President Bush has restated his opposition to any timetable for a withdrawal of U.S. forces from Iraq, continuing a showdown with opposition Democrats over funding of the war. VOA's Michael Bowman reports from the White House, where Mr. Bush met with the top U.S. commander in Iraq Monday.

With rhetoric growing more heated with every passing day, President Bush traded verbal barbs with Senate Majority Leader Harry Reid, who remains determined to send Mr. Bush a war funding bill with target dates for pulling most troops out of Iraq.

Reid released excerpts from a speech in which he accused the president of being in a state of denial over Iraq, and said the Democratic-led Congress will show him the way towards a new strategy for the country.

After meeting with the commander of the Iraq war, General David Petraeus, Mr. Bush fired back at the senator.

"I believe strongly that politicians in Washington should not be telling generals how to do their job," said Mr. Bush.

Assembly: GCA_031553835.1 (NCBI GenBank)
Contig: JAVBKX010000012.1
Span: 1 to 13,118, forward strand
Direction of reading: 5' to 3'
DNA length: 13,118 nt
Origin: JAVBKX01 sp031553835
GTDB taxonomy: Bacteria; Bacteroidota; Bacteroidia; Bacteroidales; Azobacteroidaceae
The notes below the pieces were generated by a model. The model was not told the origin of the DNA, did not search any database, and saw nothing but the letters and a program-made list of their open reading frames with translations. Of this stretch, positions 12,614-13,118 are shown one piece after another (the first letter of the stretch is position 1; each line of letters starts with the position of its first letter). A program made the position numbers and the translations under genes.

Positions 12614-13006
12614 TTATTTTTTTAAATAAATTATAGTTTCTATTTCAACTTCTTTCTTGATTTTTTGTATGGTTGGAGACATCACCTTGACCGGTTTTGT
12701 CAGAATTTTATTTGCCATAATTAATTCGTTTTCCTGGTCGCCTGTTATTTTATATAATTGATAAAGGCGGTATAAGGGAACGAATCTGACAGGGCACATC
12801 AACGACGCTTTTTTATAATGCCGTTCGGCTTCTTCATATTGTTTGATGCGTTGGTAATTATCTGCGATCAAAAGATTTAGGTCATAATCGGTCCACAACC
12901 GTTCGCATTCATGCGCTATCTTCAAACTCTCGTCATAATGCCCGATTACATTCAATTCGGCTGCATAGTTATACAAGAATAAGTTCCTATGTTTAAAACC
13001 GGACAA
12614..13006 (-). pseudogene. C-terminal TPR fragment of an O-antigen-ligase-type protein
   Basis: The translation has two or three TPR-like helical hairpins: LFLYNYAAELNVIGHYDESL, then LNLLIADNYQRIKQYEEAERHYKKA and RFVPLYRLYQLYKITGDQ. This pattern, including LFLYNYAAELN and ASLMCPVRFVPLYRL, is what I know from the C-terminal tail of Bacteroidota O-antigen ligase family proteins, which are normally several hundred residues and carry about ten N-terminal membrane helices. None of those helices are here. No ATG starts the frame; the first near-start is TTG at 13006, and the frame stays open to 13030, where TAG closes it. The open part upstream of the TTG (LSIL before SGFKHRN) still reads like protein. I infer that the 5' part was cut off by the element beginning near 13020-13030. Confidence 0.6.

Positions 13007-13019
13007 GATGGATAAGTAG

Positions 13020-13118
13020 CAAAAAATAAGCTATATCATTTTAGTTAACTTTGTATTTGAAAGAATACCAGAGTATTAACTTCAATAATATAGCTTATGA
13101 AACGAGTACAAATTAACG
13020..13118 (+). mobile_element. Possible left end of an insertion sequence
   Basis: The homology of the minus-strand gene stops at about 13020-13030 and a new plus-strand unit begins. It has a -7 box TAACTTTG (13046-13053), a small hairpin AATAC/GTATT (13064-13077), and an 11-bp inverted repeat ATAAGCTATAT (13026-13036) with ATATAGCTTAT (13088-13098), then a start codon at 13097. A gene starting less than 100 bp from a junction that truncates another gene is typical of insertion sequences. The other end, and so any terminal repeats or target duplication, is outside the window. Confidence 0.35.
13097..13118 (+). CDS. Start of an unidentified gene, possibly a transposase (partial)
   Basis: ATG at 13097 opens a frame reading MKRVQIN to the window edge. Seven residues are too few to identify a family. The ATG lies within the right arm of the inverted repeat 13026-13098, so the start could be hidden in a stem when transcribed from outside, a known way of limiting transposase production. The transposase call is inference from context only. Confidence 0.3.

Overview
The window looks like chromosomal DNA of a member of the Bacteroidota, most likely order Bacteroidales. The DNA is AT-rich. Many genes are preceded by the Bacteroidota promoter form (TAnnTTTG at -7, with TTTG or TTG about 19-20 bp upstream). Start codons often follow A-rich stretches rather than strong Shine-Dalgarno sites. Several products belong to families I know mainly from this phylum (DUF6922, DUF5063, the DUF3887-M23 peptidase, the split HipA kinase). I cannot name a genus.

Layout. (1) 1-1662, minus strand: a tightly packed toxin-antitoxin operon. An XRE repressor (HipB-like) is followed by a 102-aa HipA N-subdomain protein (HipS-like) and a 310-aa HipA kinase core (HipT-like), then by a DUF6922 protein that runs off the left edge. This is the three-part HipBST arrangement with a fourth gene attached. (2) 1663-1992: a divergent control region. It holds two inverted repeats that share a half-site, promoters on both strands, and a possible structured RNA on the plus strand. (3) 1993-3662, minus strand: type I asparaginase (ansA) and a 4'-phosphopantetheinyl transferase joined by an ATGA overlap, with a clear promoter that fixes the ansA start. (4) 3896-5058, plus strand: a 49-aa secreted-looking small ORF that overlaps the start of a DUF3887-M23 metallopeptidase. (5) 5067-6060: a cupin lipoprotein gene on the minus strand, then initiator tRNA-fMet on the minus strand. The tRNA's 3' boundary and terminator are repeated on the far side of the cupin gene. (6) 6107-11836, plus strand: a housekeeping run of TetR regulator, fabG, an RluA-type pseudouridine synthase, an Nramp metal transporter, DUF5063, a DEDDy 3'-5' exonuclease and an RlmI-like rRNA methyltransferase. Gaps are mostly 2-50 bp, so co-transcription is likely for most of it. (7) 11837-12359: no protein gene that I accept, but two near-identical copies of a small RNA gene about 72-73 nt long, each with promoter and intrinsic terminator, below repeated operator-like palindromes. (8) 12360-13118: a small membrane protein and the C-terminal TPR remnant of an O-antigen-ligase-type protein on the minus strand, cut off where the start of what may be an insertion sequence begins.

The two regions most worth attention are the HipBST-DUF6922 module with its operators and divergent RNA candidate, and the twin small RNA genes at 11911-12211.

The President repeated his contention that setting a withdrawal date for U.S. military forces in Iraq would be disastrous for both nations.

"An artificial timetable of withdrawal would say to an enemy, 'just wait them out.' It would say to the Iraqis, 'do not do hard things necessary to achieve our objectives,' and it would be discouraging to our troops," he added.

Mr. Bush acknowledged that Iraq continues to be plagued by what he termed "horrific violence." But he insisted that the ongoing build-up of U.S. forces in Iraq is showing some signs of progress in alleviating sectarian strife and giving the Iraqi government, as he put it, "breathing space" to consolidate democratic rule.

That assertion is fiercely contested by many Democrats, who say the surge is merely deepening a strategy that has already failed. Democrats like Senator Reid say what Iraq desperately needs is a political solution among its warring factions, but that the impetus for compromise is lessened if Iraqis believe U.S. forces will remain indefinitely.

President Bush has promised to veto any war funding bill that contains a withdrawal timetable. The Pentagon says it urgently needs an infusion of new funds to continue operations in both Iraq and Afghanistan.